Coming Of Age

So we decided to have a get together (definitely not calling it a partaaaay in front of the boys!). It was for my daughter and her cousins- we thought it was about time we celebrated that they were growing up.

We based a lot of the discussions around the book featured in the picture above titled ‘Coming Of Age’ by Hedaya Hartford.

It is essentially a Muslim girl’s guide for getting her period. However it contains lots of funny anecdotes from lots of women about how they felt when they started, what kind of problems they encountered, embarrassing situations etc.

We hadn’t got the girls together like this in a while and we made the most of it- we ordered pizza and picked up a suncatcher from our local Hobbycraft store for a glass painting session. It was really therapeutic and the girls seemed to really relax and open up in this positive, loving environment. We talked about boys, peer pressure and generally had a fab bonding session.

I think it’s so important for children growing up to have a platform, a time and place, where they are heard. I remember reading in that fantastic book called ‘How to Talk so Kids Will Listen and Listen so Kids Will Talk’ by Faber and King, that older girls usually look for a role model, other than their mum to look up to and talk with about personal issues. This session helped us to remind the girls that we were there for them, no matter what.

Also, I think it made me realise that just like we need our friends for validation, company and self care, so do our teenage daughters. The female bonding was beautiful to see (especially since we live in a house full of boys!). We vowed to do this more often. Hopefully we’ll benefit from each other’s good company and help to resolve situations the girls come across at school and home that they would otherwise find difficult to navigate.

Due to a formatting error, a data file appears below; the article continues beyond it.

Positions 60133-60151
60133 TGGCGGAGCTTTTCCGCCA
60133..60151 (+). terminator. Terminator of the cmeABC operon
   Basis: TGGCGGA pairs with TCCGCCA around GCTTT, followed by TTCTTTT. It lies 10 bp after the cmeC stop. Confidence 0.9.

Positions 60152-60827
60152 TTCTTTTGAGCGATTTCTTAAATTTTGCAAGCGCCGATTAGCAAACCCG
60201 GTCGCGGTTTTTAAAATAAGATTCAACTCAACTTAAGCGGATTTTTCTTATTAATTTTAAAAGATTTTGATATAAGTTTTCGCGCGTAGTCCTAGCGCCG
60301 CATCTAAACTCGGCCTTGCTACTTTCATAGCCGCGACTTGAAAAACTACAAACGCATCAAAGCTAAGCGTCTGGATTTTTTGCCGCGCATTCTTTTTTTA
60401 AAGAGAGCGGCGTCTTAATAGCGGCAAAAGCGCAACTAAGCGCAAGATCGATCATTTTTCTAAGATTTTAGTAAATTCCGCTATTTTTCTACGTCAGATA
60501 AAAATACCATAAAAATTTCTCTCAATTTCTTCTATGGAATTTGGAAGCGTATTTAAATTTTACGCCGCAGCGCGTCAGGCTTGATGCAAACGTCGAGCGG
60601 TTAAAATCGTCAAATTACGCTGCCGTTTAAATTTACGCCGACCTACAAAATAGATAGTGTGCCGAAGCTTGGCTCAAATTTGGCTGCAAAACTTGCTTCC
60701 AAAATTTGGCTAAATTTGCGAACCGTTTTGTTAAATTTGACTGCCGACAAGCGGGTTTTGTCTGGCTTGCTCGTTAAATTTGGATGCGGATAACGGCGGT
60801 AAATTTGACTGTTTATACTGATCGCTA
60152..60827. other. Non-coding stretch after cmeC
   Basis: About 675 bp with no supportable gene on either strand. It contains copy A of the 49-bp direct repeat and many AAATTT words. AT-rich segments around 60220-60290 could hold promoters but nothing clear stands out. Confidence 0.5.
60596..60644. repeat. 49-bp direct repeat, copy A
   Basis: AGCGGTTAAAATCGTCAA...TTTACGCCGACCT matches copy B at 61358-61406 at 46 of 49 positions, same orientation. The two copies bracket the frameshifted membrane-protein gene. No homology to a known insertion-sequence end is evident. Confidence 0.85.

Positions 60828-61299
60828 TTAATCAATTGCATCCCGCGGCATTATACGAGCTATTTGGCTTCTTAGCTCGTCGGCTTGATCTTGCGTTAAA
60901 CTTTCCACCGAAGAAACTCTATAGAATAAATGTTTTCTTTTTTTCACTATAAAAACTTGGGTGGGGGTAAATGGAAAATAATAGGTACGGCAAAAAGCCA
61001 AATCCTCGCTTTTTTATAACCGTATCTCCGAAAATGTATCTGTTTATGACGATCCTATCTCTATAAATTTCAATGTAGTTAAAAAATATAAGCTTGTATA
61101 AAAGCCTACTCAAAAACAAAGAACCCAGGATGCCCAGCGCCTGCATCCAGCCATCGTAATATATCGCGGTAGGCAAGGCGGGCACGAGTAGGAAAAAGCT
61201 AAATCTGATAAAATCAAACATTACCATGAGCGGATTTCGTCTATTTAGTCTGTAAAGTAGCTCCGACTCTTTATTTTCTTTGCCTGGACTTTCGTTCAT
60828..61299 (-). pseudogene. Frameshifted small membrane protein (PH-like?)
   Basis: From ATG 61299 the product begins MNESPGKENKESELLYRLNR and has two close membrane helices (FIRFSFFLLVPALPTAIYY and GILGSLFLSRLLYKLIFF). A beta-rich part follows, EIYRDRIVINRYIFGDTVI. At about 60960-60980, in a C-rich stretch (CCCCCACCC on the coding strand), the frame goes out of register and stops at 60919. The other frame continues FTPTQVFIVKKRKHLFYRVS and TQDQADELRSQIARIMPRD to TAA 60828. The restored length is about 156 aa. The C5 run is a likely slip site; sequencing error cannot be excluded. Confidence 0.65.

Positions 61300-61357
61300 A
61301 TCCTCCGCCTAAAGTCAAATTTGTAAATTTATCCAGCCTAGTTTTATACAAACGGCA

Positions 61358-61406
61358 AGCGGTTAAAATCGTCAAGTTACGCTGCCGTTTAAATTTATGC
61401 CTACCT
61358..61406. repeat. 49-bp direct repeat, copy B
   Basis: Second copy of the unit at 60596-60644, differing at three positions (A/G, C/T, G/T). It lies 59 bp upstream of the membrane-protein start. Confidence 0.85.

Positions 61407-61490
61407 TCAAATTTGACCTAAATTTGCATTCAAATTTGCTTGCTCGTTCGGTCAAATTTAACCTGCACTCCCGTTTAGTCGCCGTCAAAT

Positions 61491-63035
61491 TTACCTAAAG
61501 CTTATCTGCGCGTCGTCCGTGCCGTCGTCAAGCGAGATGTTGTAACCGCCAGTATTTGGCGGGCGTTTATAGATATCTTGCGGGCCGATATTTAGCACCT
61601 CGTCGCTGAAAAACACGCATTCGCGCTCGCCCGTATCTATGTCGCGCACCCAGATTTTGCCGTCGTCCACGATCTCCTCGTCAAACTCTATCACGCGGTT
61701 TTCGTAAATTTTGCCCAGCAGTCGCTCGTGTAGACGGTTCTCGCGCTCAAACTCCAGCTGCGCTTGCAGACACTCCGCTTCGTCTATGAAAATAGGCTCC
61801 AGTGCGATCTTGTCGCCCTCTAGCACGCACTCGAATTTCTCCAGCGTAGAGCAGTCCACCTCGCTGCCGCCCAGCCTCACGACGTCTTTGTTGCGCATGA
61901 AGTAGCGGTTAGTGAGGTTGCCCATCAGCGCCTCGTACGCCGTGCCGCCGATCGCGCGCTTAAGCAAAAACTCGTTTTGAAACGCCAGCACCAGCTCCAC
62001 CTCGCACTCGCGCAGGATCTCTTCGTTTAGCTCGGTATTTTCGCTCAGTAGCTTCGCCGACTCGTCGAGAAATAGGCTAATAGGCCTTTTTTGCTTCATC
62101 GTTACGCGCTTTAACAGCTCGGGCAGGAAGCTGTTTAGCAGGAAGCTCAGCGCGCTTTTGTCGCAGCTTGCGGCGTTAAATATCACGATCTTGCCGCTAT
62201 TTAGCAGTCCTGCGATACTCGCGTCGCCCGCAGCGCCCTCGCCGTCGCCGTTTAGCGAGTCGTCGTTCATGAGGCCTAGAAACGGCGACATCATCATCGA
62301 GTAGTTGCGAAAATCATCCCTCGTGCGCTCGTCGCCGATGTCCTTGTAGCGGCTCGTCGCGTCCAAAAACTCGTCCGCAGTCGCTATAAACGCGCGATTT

We talked about the ‘X Plan’. I had been sent an article recently about how important it was to give a child a ‘way out’ of a difficult situation. The author, Burt Fulks works with vulnerable children once a week. He says:

Recently I asked these kids a simple question:  “How many of you have found yourself in situations where things started happening that you weren’t comfortable with, but you stuck around, mainly because you felt like you didn’t have a way out?”

They all raised their hands.

Every single one of them.

This excerpt is taken from Burt Fulks‘ blog. Follow this link to see the full article.

His idea is that if a child ever finds themselves in a situation they’re not completely comfortable in and need a way out, they need to text ‘X’ to a parent. They will then receive a phone call, feigning an emergency, calling them home. It’s basically a way to leave a bad situation and save face with their peers.

Peer pressure is a palpable thing and something we all should be aware of. I thought this was a fantastic way for the children to realise that we understand how difficult it is to resist and that they’re not alone when they find themselves in these situations.